So when I saw last year that Young Pioneer Tours was able to go to Mount Baekdu, as well as other major sites in North Korea, I immediately inquired.  Can Americans go?  If so, can Korean-Americans go?  As soon as they said yes, I immediately signed up because I knew this might be an opportunity that might not last long.  A few years back, I recalled a story about South Korea discontinuing tours with the North after a South Korean tourist was killed trespassing into a place where she was told specifically not to go to.  I didn’t want another person to ruin this chance for me, so I went right away.

Mount Baekdu is kind of a sacred place to me.  Yes, it is in North Korea.  But growing up I would always heard it being mentioned in context here and there.  It’s in the first line of the first verse of the South Korean national anthem.  So actually for the longest time I just assumed it was in South Korea.  It still boggles me today why it’s in there.  Mount Baekdu is also the legendary birthplace of the Korean people.  And not just for the north, but for the entire peninsula as well.  Mount Baekdu, in my mind, was always this place that was in existence, but still a place that was intangible or unreachable.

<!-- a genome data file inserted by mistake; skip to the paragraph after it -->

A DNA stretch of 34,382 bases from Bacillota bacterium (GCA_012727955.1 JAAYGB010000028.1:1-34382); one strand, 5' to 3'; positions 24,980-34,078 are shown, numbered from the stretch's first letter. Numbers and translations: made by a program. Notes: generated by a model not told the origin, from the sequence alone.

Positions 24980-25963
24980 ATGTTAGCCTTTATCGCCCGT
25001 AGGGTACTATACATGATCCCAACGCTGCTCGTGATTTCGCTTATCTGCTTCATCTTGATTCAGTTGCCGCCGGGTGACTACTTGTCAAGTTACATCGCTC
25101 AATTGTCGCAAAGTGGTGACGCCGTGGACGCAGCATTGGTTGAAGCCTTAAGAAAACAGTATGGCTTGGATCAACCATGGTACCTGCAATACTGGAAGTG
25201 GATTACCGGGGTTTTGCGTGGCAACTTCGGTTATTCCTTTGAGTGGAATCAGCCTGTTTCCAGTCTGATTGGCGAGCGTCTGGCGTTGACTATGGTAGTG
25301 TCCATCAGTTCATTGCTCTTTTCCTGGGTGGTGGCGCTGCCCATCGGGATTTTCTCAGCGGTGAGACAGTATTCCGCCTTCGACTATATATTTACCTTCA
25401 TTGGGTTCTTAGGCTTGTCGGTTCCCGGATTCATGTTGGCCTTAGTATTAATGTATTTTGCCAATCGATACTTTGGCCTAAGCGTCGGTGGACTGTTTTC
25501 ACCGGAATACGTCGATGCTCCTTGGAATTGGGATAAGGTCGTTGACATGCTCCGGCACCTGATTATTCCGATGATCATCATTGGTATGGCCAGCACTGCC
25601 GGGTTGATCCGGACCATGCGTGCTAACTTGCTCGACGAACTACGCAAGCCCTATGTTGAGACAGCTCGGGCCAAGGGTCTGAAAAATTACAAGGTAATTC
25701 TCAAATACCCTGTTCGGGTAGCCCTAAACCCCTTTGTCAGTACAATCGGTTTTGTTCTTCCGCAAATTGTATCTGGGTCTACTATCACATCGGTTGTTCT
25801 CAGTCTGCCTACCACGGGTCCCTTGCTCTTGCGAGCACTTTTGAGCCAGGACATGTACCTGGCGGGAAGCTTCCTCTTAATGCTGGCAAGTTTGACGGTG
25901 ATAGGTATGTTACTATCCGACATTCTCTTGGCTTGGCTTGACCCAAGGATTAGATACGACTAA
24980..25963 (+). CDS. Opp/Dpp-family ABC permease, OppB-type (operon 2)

So in order to get there, we had to first fly into Pyongyang from Beijing.  Before going, I thought I had done a lot of research about North Korea.  In actuality, it didn’t matter when I got there because I had to throw it all out the window. Our western guides from YPT were very helpful in getting us acquainted with what really goes on in the North.  The media tends to sensationalize things and sell this idea of fear and war but the tour company laid that all to rest.  They gave me the low down on what you really can and can’t do there, like the truth about photography and interacting with the locals.  Whatever you read in the papers, you should just dismiss that and just trust your guides.  It’ll just confuse you.